Nesting density of common ravens in the Ridge-Valley region of Virginia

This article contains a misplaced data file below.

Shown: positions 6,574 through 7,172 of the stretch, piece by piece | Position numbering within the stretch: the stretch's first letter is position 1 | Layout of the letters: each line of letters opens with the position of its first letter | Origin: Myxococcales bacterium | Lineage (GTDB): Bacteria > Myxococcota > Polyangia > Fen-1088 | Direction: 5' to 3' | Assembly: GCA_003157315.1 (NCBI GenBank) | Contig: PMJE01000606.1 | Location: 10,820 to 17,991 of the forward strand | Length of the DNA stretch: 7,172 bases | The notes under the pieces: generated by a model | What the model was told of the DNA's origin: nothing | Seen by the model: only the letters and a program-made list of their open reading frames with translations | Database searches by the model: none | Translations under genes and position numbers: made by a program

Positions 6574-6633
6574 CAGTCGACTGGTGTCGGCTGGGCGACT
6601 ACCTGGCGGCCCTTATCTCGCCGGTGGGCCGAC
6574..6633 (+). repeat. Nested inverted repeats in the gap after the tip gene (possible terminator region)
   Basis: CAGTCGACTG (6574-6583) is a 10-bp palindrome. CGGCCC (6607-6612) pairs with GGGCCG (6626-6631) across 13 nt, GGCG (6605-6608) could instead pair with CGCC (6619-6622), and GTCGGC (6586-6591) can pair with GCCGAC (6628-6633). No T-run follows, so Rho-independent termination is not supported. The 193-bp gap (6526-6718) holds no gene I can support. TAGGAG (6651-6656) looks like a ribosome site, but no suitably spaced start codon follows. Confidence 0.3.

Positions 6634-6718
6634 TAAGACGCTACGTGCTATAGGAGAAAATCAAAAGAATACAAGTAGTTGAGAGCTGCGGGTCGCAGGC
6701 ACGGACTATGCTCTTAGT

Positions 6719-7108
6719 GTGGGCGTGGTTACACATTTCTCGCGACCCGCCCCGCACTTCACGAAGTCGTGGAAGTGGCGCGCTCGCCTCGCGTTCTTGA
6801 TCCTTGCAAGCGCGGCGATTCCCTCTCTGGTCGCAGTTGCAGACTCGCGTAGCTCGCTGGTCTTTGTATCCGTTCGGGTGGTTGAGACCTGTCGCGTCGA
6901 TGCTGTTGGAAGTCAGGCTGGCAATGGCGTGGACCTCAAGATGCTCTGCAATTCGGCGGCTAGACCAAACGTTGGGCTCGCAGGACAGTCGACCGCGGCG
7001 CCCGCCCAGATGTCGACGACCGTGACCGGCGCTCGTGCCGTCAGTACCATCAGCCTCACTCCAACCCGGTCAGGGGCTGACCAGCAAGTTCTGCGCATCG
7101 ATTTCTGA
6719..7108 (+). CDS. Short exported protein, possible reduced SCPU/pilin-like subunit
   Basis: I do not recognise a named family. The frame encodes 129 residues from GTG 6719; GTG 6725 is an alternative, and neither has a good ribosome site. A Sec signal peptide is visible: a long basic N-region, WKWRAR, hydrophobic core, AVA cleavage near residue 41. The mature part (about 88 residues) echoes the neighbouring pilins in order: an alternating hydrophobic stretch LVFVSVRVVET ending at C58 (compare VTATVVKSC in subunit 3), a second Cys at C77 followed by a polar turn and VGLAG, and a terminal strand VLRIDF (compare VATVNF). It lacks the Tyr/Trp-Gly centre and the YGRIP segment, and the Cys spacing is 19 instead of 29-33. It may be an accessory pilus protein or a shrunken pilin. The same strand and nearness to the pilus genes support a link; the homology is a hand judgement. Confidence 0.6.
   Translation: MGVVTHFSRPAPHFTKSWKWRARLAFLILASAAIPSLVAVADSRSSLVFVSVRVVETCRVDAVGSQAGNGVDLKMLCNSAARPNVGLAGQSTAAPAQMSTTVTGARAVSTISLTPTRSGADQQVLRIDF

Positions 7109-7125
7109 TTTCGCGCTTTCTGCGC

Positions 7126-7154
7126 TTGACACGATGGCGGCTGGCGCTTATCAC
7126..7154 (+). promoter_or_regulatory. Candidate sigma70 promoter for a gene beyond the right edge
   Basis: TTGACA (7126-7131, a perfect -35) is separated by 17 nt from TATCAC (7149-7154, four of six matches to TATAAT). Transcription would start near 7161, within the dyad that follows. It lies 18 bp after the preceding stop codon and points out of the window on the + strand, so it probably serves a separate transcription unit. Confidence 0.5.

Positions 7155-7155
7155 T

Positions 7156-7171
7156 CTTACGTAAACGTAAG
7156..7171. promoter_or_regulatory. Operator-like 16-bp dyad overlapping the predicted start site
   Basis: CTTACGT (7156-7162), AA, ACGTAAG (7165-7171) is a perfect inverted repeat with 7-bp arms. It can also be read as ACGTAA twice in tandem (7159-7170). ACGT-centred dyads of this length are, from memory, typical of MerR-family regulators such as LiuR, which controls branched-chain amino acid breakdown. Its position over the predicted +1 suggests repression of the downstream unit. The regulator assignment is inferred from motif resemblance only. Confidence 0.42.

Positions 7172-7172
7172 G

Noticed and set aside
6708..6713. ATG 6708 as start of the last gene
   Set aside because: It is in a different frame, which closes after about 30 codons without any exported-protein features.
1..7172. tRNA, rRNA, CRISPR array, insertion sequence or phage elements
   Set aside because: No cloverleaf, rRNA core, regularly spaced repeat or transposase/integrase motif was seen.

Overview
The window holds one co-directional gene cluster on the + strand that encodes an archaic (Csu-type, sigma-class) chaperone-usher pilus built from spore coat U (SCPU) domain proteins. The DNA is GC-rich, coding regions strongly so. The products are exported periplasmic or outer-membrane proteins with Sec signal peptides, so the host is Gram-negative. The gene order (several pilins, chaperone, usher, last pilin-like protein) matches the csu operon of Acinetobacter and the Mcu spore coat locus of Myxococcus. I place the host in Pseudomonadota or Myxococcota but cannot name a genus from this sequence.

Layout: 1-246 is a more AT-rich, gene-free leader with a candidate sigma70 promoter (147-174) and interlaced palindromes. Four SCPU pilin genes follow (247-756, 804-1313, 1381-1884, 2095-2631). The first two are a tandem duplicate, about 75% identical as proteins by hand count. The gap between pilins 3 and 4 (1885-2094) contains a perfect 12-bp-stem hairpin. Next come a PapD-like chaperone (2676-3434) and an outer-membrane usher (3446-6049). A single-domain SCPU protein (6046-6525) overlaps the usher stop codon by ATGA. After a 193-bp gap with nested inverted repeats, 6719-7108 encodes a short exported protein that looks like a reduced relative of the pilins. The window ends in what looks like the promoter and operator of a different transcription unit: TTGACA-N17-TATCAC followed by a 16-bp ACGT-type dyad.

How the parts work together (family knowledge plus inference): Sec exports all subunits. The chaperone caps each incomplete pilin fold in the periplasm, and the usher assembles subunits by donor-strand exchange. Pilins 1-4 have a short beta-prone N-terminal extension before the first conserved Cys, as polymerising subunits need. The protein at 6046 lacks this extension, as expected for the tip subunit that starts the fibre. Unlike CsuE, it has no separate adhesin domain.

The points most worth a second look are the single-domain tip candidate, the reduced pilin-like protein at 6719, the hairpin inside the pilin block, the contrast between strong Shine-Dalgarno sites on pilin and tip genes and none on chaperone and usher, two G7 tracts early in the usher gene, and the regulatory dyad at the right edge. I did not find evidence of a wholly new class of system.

By the early 1900s the range of the Common Raven (Corvus corax) in the United States, excluding Alaska, had been reduced to less than · half that of pre-Columbian times. Currently, a disjunct population of the raven occupies a narrow belt of the Southern Appalachian Mountains from northern Pennsylvania to northern Georgia. This population formerly extended to the Atlantic and was contiguous with the northern and western populations (AOU 1957). Much of the raven habitat in the Southern Appalachians occurs on national forests and other public areas. Human activity jncreases yearly on these lands and those in private ownership are being developed at an increasing rate. The influence of timber cutting, road building, the juxtaposition of dwellings on this semi-wilderness species is not known. In 1972 we began a study to determine the habitat requirements of nesting ravens in Virginia. To help evaluate the impact of human activity on raven habitat, we needed to know how close ravens would nest to each other and the annual shifts in nesting sites. To accomplish this objective, we located active raven nesting sites in a portion of their range in Virgmia. Results of our census are presented here. The habitat requirements of ravens and the influence of human activity on nesting ravens will be presented later.